Tag Archives: Experimentation

Failing Fast Causes More Failure

One scary statistic is that 70% of change initiatives fail. An overwhelming proportion of new product launches fail. Most new businesses fail. The sad fact is that failure is all around us. Is this why so many organizations talk about a fear of failure being one of their major innovation stumbling blocks? And, so what mantra do many innovation and ...

Read More »

A Model for Dual Corporate Innovation Management

As rightly pointed out by Tim Kastelle recently, it’s imperative to distinguish discovery from execution when it comes to startup and innovation activities – bearing in mind that both purposes are complementary and equally important. Along with the case made in my previous post, this suggests following a dual approach to balanced corporate innovation management. The main objective of dual approaches is to sufficiently separate exploration-/discovery-oriented initiatives from exploitation-/execution-oriented ones ...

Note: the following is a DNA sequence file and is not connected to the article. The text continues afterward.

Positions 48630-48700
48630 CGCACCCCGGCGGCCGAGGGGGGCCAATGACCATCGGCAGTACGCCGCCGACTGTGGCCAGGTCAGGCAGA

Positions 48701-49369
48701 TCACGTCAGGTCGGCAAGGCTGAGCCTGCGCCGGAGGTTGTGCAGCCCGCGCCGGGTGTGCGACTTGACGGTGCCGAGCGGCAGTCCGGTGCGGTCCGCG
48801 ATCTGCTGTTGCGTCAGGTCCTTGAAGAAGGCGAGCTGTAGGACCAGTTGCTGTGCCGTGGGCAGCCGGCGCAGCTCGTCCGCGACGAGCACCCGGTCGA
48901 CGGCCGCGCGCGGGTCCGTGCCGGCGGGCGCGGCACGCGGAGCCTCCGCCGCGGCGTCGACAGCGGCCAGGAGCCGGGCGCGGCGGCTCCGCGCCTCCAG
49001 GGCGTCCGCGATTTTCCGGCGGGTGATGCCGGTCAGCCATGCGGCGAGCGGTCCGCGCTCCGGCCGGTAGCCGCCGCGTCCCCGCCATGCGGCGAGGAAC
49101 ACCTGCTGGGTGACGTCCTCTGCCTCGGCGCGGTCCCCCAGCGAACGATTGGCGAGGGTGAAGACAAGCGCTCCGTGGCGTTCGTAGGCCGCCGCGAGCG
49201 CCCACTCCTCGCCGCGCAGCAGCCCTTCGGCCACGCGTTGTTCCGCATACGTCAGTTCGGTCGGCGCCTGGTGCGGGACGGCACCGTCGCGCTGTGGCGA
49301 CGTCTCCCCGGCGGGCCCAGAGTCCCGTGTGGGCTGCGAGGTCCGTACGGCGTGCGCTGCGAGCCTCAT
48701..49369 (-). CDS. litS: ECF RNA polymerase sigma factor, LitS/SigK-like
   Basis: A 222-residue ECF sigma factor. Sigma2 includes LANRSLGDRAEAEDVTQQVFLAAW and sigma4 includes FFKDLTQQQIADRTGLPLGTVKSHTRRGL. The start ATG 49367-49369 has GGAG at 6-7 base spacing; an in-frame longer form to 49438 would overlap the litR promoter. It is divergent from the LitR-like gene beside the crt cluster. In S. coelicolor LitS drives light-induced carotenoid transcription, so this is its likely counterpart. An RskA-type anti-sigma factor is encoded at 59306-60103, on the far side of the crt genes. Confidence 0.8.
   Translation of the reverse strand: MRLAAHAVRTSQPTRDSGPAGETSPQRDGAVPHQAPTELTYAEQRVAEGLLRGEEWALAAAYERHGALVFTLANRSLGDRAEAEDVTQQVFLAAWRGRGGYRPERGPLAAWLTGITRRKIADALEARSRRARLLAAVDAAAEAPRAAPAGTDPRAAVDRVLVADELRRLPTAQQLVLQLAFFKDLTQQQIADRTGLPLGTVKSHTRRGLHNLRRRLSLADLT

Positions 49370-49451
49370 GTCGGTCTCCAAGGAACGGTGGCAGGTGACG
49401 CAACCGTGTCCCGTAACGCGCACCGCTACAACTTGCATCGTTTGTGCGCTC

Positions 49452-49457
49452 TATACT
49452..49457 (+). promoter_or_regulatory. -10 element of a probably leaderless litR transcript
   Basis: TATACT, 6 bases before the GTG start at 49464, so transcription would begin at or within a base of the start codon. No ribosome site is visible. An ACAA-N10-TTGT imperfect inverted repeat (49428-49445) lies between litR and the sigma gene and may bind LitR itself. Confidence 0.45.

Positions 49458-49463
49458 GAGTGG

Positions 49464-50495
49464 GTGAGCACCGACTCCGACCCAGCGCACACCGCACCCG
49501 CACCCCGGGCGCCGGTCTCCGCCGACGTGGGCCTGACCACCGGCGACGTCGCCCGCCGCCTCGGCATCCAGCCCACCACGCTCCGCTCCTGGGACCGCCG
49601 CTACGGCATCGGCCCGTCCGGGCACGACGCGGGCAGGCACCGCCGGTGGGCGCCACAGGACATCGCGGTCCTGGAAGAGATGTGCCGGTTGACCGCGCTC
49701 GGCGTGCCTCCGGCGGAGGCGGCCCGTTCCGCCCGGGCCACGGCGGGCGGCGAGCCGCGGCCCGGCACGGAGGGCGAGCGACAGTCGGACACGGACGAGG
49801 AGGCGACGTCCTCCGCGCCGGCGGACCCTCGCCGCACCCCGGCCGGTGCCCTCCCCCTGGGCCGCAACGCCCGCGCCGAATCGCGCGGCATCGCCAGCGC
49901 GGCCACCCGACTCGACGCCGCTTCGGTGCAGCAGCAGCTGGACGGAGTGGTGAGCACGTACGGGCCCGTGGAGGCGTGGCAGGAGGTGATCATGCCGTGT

Read More »

Innovation and Organizational Culture

Recently, the Boston Consulting Group (BCG) has published key findings of their latest “Most Innovative Companies 2014” survey. Beside the annual ranking, headed by the top three companies Apple, Google and Samsung, some insightful outcomes with regard to organizational and cultural requirements have striked my eye. According to BCG’s research, successfully innovating companies approach innovation as a system. The system is rooted in experimentation, and, like all adaptive systems, ...

Read More »

Why Johnny Cannot Innovate

A few days ago a reporter for Investor's Business Daily contacted me by email, asking several questions about innovation. I didn't have the time to answer all of them, so I asked him what he really wanted to know. He replied that what he really wanted was a bottom line answer to the question of what makes the most difference in a company's ability to innovate. As is my inclination, I reframe such questions to be about what isn't there, versus what is.

Read More »